We notice you're blocking ads.

We carefully manage all our local “ads”, to be relevant to Chamonix and your trip here. We fund our site by featuring these offers, many of which you might like. Please "whitelist" us - thank you for supporting our work!

Skiing deep, deep powder in Courmayeur

Skyway mid station and Val Veny tree runs

Featured in:

Lorne Cameron | Chamonix Reporter | Published: 8 Mar 2017


Skiing deep, deep powder in Courmayeur

With heavy snow falling on the hills and avalanche risk predicted to be high (category 4 above 1800m as it turned out), we had made plans to hit Courmayeur's trees on Tuesday.

This ended up being a very good decision as not many lifts opened in the Chamonix valley at all and surprisingly not too many Chamonix residents had the same idea as us so crowds and lift lines were low all day.


Exiting the Mont Blanc Tunnel around 9am we parked up in one of the many spaces still available in the free section of the Val Veny parking (main parking is now a €4 pay-and-display ticket), a sure sign that we wouldn't be fighting the crowds.

Unfortunately with so much new snow the Val Veny cable car was still being prepped for opening, but the Skyway lift was running so we took a walk over there for a few laps down from Pavillon mid station first.


Much like the glaciers accessed from top of the Skyway lift, the terrain from mid station down is completely unpisted, unmarked and unpatrolled so off piste experience, avalanche safety equipment & skills and/or the services of a high mountain guide are essential. Indeed we did see a few of our Chamonix guide friends taking their happy clients up the Skyway.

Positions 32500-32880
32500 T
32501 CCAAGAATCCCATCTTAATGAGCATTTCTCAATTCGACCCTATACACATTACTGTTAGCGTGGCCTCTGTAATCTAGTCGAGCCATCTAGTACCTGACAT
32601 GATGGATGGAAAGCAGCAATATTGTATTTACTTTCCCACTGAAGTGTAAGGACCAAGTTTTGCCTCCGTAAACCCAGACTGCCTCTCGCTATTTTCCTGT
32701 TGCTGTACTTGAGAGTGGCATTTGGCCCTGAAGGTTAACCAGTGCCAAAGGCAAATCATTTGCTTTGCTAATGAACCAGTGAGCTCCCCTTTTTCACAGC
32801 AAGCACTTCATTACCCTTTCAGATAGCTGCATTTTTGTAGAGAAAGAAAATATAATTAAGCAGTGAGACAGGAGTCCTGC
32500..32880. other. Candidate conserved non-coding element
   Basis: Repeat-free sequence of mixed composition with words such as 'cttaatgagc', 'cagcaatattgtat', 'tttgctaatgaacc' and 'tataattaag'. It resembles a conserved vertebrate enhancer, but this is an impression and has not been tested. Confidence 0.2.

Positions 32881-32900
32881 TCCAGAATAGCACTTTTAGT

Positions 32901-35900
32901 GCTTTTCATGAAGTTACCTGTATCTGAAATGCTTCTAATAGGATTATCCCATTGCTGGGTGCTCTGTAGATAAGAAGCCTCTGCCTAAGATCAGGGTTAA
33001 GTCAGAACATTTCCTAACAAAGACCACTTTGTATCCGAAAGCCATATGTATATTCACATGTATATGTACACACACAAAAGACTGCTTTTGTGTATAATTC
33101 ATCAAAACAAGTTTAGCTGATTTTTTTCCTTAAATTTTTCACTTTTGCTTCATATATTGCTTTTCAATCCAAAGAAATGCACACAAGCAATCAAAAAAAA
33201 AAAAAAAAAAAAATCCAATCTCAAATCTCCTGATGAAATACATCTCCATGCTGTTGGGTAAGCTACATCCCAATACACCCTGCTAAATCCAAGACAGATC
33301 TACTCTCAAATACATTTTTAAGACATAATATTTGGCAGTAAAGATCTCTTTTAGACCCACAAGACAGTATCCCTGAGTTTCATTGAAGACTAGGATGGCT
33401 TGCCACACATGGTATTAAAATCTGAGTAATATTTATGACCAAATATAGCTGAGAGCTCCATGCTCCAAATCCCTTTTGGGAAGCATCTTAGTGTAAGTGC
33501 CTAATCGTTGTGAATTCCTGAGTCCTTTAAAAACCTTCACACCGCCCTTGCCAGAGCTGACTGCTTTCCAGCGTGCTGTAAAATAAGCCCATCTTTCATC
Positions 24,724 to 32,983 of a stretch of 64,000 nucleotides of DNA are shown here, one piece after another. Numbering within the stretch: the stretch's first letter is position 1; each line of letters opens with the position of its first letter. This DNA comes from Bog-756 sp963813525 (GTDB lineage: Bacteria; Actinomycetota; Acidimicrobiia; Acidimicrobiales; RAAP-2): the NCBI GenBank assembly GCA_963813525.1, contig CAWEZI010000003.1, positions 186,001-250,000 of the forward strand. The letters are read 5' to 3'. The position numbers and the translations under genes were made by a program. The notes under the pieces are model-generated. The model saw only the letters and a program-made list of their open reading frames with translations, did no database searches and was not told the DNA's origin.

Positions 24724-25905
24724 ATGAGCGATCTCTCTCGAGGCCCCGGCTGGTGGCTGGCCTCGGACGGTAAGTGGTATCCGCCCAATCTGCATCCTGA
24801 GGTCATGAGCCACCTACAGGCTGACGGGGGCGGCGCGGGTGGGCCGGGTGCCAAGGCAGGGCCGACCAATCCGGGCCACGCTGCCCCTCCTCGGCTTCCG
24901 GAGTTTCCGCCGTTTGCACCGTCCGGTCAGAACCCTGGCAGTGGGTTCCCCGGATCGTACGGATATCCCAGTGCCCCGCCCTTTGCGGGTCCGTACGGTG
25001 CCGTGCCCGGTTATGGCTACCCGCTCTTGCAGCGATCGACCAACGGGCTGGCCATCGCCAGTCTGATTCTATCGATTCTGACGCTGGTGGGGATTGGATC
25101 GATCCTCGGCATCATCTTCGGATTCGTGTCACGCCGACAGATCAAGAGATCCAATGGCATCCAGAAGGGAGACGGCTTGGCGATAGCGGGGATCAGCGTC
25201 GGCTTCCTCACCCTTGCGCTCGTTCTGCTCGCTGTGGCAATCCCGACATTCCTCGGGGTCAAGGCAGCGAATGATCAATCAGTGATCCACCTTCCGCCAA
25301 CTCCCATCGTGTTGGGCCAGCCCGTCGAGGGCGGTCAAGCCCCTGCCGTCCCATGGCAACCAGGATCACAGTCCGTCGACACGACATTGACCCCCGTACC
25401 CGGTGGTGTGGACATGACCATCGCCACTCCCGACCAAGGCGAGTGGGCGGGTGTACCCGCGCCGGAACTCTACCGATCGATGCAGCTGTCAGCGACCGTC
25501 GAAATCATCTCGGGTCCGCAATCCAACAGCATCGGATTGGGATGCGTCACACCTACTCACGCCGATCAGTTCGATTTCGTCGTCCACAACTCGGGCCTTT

From mid station down we took three laps, following routes we have learned from the past few years in a good 40cm+ fresh powder. On our first lap we were aware of some windslab in some sections so took a sensibly cautious approach to finding a safe route out, and on the next two laps stuck to the safest options, comparing notes with friends in other groups back in the lift after an easy ski/skate through town. The snow wasn't getting tracked-up too quickly but when the Val Veny lift opened at about 11am we headed straight over there to make the most of it.


Only the access lifts from Courmayeur town and Val Veny plus a few others were open, but the trees off the Val Veny have plenty of options; in my first two years living in Chamonix we would often drive through and lap the Val Veny all day even when the whole resort was open. Crowds were low again so not much squeezing into the lift required and no fighting to get out first at the top as there was plenty of snow for everyone.

The good trees are accessed by skiing along the mellow piste away from the lift station as far as you like before dropping in to the right, and take a little learning to find the best areas but that's half the fun. The home run road runs across the bottom of the whole zone and you have to go way way right to get into much trouble with cliffs so you can't go too wrong with route finding.


The snow was just slightly dense and heavy; not "blower pow," but nice and supportive for skiing fast through the trees and an excellent landing platform for taking any airs from the pillows which are out there for you to find, especially in the open field area lower down before it good tracked-up.

The heavily-tracked snow in the obvious routes was quite firm and compacted but thanks to our experience in this zone over the years we were easily able to find mostly untouched snow on all five laps right up until 3pm.


A little more snow is predicted around Chamonix in the next two days before some sunny but very warm weather on Friday-Saturday. This may well stabilise the snow pack eventually but the rise in temperature could lead to some very dangerous conditions for a few days so ski smart everyone!

Follow more from Lorne in his ski blog.  

NB: Off piste skiing and mountaineering are dangerous. The opinions expressed in these articles are very much time and condition specific and the content is not intended in any way to be a substitute for hiring a mountain guide, undergoing professional mountaineering training and/or the individual's own back country decision making.